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Coming to terms with Stephen Curry as the MVP

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Is this a dream?

Kelley L Cox-USA TODAY Sports

I remember last year when Kevin Durant won the MVP.

It was such a huge revelation (to me) that someone other than Lebron James could claim the trophy.

James had been so dominant for so long that Durant's breakthrough felt almost surreal.

And yet, when it happened, it made sense. Kevin Durant was, by all accounts, the second best player on the planet—gifted, long, athletic, driven, fierce. For him to win the MVP felt right. It was his turn.

When something happens halfway across the world, there is a certain sense of unreality to that event. It has happened to someone else. It is not your reality to experience. You can only ever grasp at its truth through the lens of the media, or through footage captured at the scene, or through the word of mouth, transfigured a thousand times in the retelling.

The MVP trophy has been, for the entirety of my lifetime, something that happened to someone else. To other teams. It was a yearly occurrence that had very little weight in my life because the chances I would ever find true value in it were so astronomically small—laughably minuscule—that I paid the vote very little heed. Oh, right, LeBron won again. Okay. Great for him. He deserves it. He is obviously the best player in the league.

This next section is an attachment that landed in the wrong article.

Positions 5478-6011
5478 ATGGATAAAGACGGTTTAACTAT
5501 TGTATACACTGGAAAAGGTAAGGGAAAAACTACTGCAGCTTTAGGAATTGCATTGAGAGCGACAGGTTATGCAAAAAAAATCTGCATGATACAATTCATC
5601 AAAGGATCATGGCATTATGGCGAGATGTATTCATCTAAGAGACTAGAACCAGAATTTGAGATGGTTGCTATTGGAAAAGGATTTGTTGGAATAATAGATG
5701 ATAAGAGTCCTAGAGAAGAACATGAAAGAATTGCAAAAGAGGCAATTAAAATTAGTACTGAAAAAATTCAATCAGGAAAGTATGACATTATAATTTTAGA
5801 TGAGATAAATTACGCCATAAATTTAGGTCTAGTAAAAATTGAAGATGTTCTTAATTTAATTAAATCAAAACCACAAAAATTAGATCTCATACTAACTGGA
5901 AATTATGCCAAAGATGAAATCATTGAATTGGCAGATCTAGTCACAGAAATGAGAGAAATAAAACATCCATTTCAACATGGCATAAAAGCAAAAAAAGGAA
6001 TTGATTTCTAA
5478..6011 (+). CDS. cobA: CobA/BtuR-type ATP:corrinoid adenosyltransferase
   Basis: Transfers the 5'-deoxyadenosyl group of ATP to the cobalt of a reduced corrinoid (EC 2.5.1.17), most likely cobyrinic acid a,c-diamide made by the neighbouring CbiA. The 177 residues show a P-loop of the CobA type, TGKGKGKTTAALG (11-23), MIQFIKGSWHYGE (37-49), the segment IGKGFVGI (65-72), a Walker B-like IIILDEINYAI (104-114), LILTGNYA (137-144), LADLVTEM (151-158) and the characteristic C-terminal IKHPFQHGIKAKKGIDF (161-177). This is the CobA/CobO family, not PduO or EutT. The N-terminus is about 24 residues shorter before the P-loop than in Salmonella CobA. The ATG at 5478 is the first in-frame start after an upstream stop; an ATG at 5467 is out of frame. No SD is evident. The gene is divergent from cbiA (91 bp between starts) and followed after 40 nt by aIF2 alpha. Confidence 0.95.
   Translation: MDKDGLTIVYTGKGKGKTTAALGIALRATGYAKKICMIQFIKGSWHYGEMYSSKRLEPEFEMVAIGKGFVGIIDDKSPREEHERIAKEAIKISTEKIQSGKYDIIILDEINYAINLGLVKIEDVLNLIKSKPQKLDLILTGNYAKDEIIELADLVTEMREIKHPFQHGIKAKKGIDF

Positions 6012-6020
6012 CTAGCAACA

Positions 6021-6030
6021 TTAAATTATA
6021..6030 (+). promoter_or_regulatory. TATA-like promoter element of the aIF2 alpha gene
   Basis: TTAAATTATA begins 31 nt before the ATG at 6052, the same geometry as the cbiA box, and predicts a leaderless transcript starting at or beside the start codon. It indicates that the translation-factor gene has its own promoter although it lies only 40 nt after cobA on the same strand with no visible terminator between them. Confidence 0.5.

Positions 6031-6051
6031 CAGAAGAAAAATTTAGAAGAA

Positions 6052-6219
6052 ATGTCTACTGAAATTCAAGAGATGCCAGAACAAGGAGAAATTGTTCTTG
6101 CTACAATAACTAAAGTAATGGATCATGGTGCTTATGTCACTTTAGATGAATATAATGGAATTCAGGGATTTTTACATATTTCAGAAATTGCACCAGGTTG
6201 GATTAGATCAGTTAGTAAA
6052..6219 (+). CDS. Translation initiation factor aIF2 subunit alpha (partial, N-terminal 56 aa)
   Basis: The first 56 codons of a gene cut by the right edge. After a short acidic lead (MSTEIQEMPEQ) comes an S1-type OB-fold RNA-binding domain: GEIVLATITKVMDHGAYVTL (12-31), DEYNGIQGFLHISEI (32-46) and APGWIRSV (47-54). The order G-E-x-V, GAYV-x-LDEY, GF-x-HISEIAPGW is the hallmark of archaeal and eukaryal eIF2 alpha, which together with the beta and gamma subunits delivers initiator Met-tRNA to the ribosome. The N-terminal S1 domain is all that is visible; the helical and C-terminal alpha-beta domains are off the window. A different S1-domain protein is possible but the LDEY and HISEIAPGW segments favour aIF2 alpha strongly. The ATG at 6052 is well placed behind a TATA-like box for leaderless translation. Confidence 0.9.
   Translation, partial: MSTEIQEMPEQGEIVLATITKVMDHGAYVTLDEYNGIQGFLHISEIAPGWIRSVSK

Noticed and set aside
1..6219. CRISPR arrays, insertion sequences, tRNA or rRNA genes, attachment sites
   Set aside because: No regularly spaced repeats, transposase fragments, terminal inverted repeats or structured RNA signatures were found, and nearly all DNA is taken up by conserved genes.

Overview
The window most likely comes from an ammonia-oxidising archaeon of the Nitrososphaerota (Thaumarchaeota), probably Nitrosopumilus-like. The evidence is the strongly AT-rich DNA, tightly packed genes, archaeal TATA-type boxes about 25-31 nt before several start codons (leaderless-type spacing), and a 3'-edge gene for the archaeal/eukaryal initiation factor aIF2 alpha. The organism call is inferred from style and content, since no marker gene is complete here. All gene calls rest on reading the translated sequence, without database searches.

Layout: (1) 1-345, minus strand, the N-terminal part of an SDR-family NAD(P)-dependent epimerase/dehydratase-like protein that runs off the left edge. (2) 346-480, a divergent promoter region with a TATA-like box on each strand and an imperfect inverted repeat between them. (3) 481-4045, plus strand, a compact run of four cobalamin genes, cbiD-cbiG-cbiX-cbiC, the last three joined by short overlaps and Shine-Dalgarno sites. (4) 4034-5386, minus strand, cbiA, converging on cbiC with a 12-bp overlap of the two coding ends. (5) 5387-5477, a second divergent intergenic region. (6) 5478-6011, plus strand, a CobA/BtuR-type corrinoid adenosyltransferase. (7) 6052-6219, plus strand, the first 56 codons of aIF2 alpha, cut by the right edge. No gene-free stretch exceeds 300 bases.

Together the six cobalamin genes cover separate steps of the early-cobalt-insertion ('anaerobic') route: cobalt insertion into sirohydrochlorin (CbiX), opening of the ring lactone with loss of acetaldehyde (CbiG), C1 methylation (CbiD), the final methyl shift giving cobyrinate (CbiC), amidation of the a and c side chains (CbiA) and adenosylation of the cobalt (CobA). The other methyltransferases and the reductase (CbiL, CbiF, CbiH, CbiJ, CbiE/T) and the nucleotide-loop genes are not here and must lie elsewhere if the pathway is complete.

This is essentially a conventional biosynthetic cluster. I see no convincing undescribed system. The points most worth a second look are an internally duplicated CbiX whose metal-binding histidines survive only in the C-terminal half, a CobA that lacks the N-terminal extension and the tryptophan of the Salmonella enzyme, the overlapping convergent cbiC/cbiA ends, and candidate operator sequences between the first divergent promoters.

But when it happens close to home, when a guy who you've lived and died with emotionally wins the award...well, the words are just beginning to find their way on to the page.

I've spent the last 48 hours or so—since word leaked of Steph's win—trying to find the proper words.

In short: I am overjoyed. I am so proud of him for the way he represents himself, his team, and his community.

I am grateful to have been able to follow his professional journey since its inception when he was drafted.

Moreover, I am excited that finally, after all these years, the golden achievements of NBA super stardom—MVPs, championships, crazy endorsements, national attention—are beginning to find a home in the Bay Area.

The Warriors, led by Mr. Stephen Curry, this year's NBA MVP, have firmly ensconced themselves as America's Team. And Steph is the captain of the ship. Fresh faced, humble, family oriented and gracious.

He is everything you'd ever dream as the face of the NBA.

Just now, I got off the train. It'd been a long day. The sky was overcast, clouds billowing in from the unseen ocean. I walked quietly down the pavement thinking about this piece—thinking about what words could possibly be said—when I looked up and saw a young girl, no older than eleven or so, riding her bicycle down the street proudly wearing a Steph Curry jersey.

What?

When did Brooklyn kids start wearing Warriors gear?

Is this real? Or did we all fall asleep somewhere along the line? If this is a strange fever-dream, if Cohan is still running the team, or—shit—even if Mark Jackson is still coaching, please DO NOT WAKE ME UP.

No matter the outcome, this season has been the greatest season I have ever personally witnessed.

It has been an honor and a privilege to cover Steph. To cover this team. I am humbled to be connected to it—albeit in the tiniest, most inconsequential way imaginable.

We are all connected.

We can all share the moment.

Goddammit Steph, I super proud to be able to root for you.

Game two, tonight. Let's get back to it!